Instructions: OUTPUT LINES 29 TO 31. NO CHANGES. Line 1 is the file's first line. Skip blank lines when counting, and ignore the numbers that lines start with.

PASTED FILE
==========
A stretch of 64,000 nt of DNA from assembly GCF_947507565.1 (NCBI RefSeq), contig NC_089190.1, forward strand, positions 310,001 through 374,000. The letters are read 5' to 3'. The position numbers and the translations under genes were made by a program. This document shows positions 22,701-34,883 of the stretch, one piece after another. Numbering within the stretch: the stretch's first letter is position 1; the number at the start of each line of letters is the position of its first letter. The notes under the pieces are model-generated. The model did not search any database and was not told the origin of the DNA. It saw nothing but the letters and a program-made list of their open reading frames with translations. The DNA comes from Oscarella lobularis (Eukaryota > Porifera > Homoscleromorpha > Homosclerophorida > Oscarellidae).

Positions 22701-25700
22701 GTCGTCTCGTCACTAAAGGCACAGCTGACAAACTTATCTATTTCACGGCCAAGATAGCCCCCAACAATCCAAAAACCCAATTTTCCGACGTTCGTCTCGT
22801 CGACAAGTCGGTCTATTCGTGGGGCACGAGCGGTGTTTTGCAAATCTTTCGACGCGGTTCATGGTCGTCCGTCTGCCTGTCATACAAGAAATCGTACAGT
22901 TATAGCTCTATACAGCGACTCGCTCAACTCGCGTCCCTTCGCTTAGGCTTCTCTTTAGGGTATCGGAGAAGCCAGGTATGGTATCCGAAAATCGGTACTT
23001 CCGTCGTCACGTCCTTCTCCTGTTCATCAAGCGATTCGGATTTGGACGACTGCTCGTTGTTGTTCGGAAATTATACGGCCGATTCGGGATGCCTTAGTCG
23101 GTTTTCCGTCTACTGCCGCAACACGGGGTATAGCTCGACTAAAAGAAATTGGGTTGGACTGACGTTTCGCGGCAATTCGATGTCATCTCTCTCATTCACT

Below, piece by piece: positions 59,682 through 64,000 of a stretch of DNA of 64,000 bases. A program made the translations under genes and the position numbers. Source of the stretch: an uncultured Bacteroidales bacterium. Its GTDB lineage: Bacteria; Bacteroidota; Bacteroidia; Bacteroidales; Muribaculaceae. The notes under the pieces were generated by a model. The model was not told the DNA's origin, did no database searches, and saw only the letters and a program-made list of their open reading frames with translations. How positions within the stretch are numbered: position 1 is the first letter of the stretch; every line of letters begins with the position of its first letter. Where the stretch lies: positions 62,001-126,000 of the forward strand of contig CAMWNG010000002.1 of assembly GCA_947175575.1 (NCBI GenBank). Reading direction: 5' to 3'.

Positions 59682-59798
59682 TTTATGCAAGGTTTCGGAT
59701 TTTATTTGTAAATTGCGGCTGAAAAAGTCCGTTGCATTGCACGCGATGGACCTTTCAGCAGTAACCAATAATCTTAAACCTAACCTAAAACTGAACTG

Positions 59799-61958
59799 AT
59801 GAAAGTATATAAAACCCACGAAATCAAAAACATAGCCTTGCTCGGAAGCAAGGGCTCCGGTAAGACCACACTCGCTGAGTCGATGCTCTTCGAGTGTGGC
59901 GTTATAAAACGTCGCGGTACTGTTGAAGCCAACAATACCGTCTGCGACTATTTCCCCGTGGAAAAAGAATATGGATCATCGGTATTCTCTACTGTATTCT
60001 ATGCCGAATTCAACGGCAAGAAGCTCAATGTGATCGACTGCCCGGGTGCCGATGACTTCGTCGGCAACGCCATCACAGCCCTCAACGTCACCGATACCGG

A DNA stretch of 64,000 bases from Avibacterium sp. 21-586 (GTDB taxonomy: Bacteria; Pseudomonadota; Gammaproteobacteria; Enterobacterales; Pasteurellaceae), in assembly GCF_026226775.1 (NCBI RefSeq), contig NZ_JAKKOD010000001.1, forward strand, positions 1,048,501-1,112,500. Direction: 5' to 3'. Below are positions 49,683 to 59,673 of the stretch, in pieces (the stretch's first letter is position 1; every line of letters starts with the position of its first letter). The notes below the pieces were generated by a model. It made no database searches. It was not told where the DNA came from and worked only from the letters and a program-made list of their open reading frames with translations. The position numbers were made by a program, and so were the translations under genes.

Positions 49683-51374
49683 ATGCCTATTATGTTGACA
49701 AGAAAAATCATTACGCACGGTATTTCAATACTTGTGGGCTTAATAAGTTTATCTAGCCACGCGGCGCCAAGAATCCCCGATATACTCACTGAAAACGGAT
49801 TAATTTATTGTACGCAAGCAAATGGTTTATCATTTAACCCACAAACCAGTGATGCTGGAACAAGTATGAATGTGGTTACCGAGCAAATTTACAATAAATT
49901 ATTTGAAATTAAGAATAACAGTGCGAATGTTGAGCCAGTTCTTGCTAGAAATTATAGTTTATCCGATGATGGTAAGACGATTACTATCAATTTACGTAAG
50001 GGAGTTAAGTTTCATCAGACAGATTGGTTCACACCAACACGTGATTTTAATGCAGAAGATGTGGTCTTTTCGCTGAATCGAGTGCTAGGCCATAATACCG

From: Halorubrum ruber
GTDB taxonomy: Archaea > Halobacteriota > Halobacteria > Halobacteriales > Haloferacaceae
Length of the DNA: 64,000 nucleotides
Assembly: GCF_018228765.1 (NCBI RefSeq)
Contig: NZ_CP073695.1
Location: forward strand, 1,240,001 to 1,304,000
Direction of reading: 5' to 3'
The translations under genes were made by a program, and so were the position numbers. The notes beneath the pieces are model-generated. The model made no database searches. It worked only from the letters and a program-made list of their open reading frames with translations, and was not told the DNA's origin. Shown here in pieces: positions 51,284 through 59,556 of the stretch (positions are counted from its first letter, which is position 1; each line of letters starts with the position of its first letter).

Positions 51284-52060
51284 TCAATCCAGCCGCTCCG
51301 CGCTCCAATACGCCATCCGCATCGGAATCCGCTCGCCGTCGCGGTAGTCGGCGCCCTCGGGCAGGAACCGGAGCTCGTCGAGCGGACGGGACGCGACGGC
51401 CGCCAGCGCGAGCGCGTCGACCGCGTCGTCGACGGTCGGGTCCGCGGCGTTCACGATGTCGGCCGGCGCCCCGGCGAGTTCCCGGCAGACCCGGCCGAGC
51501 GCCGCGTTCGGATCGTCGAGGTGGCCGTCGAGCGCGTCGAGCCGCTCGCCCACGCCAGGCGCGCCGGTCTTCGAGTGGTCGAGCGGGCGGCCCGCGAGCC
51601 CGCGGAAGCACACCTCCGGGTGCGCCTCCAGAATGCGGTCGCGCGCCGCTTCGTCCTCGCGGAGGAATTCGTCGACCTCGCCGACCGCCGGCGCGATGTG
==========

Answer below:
Location: forward strand, 1,240,001 to 1,304,000
Direction of reading: 5' to 3'
The translations under genes were made by a program, and so were the position numbers. The notes beneath the pieces are model-generated. The model made no database searches. It worked only from the letters and a program-made list of their open reading frames with translations, and was not told the DNA's origin. Shown here in pieces: positions 51,284 through 59,556 of the stretch (positions are counted from its first letter, which is position 1; each line of letters starts with the position of its first letter).